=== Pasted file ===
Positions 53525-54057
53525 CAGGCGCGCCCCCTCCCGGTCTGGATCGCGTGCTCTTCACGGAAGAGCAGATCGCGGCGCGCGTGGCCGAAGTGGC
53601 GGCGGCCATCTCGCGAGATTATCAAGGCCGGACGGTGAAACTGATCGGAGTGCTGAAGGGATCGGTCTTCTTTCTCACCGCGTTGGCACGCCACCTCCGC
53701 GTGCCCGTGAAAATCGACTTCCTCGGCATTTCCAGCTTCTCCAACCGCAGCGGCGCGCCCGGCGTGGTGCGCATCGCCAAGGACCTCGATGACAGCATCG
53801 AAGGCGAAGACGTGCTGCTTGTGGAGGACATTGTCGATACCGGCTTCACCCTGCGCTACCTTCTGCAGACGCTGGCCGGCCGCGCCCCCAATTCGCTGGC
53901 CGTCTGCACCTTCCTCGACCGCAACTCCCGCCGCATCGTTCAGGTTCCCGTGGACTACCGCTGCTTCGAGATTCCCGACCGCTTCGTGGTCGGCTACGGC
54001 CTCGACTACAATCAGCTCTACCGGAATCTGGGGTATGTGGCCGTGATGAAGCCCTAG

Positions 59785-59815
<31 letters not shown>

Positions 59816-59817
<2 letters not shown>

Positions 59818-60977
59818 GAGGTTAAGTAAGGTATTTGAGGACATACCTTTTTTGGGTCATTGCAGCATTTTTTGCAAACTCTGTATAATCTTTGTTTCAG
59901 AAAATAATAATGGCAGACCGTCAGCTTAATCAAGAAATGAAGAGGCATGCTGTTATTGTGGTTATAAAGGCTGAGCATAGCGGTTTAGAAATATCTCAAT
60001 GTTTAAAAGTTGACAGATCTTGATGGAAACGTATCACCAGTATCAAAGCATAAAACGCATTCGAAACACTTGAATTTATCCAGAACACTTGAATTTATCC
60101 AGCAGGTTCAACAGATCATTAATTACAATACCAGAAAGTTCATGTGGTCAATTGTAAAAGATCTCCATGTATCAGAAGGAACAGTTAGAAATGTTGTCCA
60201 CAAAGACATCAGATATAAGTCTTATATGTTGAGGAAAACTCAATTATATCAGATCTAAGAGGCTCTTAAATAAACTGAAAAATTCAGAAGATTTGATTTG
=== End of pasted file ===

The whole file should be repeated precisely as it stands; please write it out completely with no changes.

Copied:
Positions 53525-54057
53525 CAGGCGCGCCCCCTCCCGGTCTGGATCGCGTGCTCTTCACGGAAGAGCAGATCGCGGCGCGCGTGGCCGAAGTGGC
53601 GGCGGCCATCTCGCGAGATTATCAAGGCCGGACGGTGAAACTGATCGGAGTGCTGAAGGGATCGGTCTTCTTTCTCACCGCGTTGGCACGCCACCTCCGC
53701 GTGCCCGTGAAAATCGACTTCCTCGGCATTTCCAGCTTCTCCAACCGCAGCGGCGCGCCCGGCGTGGTGCGCATCGCCAAGGACCTCGATGACAGCATCG
53801 AAGGCGAAGACGTGCTGCTTGTGGAGGACATTGTCGATACCGGCTTCACCCTGCGCTACCTTCTGCAGACGCTGGCCGGCCGCGCCCCCAATTCGCTGGC
53901 CGTCTGCACCTTCCTCGACCGCAACTCCCGCCGCATCGTTCAGGTTCCCGTGGACTACCGCTGCTTCGAGATTCCCGACCGCTTCGTGGTCGGCTACGGC
54001 CTCGACTACAATCAGCTCTACCGGAATCTGGGGTATGTGGCCGTGATGAAGCCCTAG

Positions 59785-59815
<31 letters not shown>

Positions 59816-59817
<2 letters not shown>

Positions 59818-60977
59818 GAGGTTAAGTAAGGTATTTGAGGACATACCTTTTTTGGGTCATTGCAGCATTTTTTGCAAACTCTGTATAATCTTTGTTTCAG
59901 AAAATAATAATGGCAGACCGTCAGCTTAATCAAGAAATGAAGAGGCATGCTGTTATTGTGGTTATAAAGGCTGAGCATAGCGGTTTAGAAATATCTCAAT
60001 GTTTAAAAGTTGACAGATCTTGATGGAAACGTATCACCAGTATCAAAGCATAAAACGCATTCGAAACACTTGAATTTATCCAGAACACTTGAATTTATCC
60101 AGCAGGTTCAACAGATCATTAATTACAATACCAGAAAGTTCATGTGGTCAATTGTAAAAGATCTCCATGTATCAGAAGGAACAGTTAGAAATGTTGTCCA
60201 CAAAGACATCAGATATAAGTCTTATATGTTGAGGAAAACTCAATTATATCAGATCTAAGAGGCTCTTAAATAAACTGAAAAATTCAGAAGATTTGATTTG